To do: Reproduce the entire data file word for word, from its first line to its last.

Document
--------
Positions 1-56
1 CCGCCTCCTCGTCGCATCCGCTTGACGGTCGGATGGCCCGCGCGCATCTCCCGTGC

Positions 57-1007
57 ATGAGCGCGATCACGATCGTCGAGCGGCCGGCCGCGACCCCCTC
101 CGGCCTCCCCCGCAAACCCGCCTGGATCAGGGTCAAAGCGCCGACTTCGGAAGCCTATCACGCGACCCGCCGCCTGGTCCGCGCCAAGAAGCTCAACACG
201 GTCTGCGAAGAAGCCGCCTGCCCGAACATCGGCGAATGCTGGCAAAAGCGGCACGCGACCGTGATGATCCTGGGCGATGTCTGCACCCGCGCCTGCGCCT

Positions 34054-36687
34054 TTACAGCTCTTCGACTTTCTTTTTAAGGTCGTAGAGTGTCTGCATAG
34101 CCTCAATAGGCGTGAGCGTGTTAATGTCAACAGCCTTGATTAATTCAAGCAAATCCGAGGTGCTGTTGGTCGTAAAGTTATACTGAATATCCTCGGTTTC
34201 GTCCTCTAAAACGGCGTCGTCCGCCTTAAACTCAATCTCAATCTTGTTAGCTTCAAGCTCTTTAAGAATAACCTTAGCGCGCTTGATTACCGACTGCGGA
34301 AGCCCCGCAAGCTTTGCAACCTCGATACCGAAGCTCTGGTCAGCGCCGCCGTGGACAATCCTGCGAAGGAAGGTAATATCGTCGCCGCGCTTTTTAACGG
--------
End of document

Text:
Positions 1-56
1 CCGCCTCCTCGTCGCATCCGCTTGACGGTCGGATGGCCCGCGCGCATCTCCCGTGC

Positions 57-1007
57 ATGAGCGCGATCACGATCGTCGAGCGGCCGGCCGCGACCCCCTC
101 CGGCCTCCCCCGCAAACCCGCCTGGATCAGGGTCAAAGCGCCGACTTCGGAAGCCTATCACGCGACCCGCCGCCTGGTCCGCGCCAAGAAGCTCAACACG
201 GTCTGCGAAGAAGCCGCCTGCCCGAACATCGGCGAATGCTGGCAAAAGCGGCACGCGACCGTGATGATCCTGGGCGATGTCTGCACCCGCGCCTGCGCCT

Positions 34054-36687
34054 TTACAGCTCTTCGACTTTCTTTTTAAGGTCGTAGAGTGTCTGCATAG
34101 CCTCAATAGGCGTGAGCGTGTTAATGTCAACAGCCTTGATTAATTCAAGCAAATCCGAGGTGCTGTTGGTCGTAAAGTTATACTGAATATCCTCGGTTTC
34201 GTCCTCTAAAACGGCGTCGTCCGCCTTAAACTCAATCTCAATCTTGTTAGCTTCAAGCTCTTTAAGAATAACCTTAGCGCGCTTGATTACCGACTGCGGA
34301 AGCCCCGCAAGCTTTGCAACCTCGATACCGAAGCTCTGGTCAGCGCCGCCGTGGACAATCCTGCGAAGGAAGGTAATATCGTCGCCGCGCTTTTTAACGG